SM: We first created one illustration, then we created several different variations from the illustration by changing the vector line settings in Harmony and seeing whether the lines were too thick or thin. We tried thickness values of 2, 3, and 4. With a value of 2, it is too clean and looks thin. If a value is more than 3, it is too bold. So we set it to a decimal point. When we did the test, we changed only the thickness of lines and turned off pressure sensitivity so the thickness of the line was what changed from the start and end of the stroke, in effect simulating pressure sensitivity, so that we were able to only compare the thickness of the lines.
After comparing line thickness, we turned on pressure sensitivity and repeated the same trial. Then we decided on the line settings: 2.5, with pressure sensitivity. The line for the nose looks a little too even without pressure sensitivity.
One additional thing I would like to mention is that you can reduce or emphasize the width of the beginning and end of a line, which reflects your pen stroke and pressure. At first, we thought it might be better to not set line width variation at the beginning and end of the stroke. But, we found that the finished line became just a line without this functionality, so we decided to use this feature.
AW: By looking at the eyelashes carefully, there is a certain difference between lines with stroke width variation, and without it. For me, it gives the impression of gentleness.
SM: It was necessary for us to increase the visual quality to a level that would enable the audience to discern the small details of the finished illustration. It was essential that we didn’t deteriorate the quality of the illustration that had been hand-drawn by a keyframe artist at the cleanup stage, after in-betweening.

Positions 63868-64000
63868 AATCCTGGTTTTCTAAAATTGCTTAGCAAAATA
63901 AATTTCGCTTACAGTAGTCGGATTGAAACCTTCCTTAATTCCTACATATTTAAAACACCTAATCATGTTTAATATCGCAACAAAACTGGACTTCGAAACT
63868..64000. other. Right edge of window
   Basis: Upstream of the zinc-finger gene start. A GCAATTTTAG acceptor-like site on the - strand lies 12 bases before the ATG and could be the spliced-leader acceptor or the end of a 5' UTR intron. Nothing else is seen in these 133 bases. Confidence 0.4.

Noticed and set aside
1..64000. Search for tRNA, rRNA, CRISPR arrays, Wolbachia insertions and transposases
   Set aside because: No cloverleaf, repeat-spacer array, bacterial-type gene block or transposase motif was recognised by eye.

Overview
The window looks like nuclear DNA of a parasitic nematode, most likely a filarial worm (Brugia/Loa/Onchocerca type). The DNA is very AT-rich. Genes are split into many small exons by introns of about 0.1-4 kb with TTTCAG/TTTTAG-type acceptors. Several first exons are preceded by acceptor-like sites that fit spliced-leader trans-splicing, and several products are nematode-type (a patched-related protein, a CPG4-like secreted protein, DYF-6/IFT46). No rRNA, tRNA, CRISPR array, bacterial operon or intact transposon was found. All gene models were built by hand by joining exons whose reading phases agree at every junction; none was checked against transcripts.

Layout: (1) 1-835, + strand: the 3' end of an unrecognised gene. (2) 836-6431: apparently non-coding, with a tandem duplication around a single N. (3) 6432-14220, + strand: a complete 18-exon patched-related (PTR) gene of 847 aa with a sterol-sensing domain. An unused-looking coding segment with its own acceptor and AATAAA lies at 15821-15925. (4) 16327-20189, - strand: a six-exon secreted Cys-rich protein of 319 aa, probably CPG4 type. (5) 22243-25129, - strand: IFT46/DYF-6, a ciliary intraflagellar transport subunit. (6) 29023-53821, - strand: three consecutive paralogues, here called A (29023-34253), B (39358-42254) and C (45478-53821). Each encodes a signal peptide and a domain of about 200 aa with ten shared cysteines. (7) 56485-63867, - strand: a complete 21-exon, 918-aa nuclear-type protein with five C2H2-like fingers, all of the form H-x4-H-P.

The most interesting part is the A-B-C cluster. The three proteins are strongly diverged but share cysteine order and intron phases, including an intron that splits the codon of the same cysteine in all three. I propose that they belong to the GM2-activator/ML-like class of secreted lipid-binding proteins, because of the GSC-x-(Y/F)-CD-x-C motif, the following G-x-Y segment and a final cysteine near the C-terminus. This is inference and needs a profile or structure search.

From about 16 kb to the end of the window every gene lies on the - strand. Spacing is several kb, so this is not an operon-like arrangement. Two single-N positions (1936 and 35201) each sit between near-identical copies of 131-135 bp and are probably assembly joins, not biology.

Not letting audiences feel the ‘coldness’ of digital production
HK: I think that it depends on the type of animation work. Our work is created with limited animation, which is common in Japanese animation and different from full animation. If you are doing full animation, you may not notice the loss of the natural quality of a digital cleanup drawing made from a traditional sketch. However, if you are producing limited animation with digital line drawings, it looks too clean and the movement of character animation looks stiff. We adjusted our digital cleanup drawings to have line width variation at the start and end of a line to replicate the look of a traditional drawing on paper as much as possible, and to give a hand-drawn feel.
To tell you the truth, a similar thing happened when we moved from colouring on cel (celluloid) to digital colouring. People at that time were seeking a way to re-create a cel-like digital image on the screen because, when they compared the cel image with an image that was painted on a computer, they felt that the cel image gave more warmth to the audience.
Then, they added a filter onto the final image to create visual noise, which we called “adding gauze on purpose”, which evoked the impression of a cel-like image rather than a digitally coloured image. The filter effect was subtle, and we reduced the amount of noise gradually, at a pace that our viewers could get used to the change without noticing the difference between a cel colouring and a digital colouring. Now, we do not use this kind of filter at all.
I think now is the time to transition from analog line drawings to 2D digital line drawings. We are conscious of the expectations of our end users during production, and are passionate about meeting them using these kind of tests on line drawing settings with Harmony, as well as using filters with After Effects. Some people may find it a lot of effort and the long way around. But, we have a strong passion in film production.
[Continue to Part 2]
Edited by Animationweek and Toon Boom
Photos by Aya Tanaka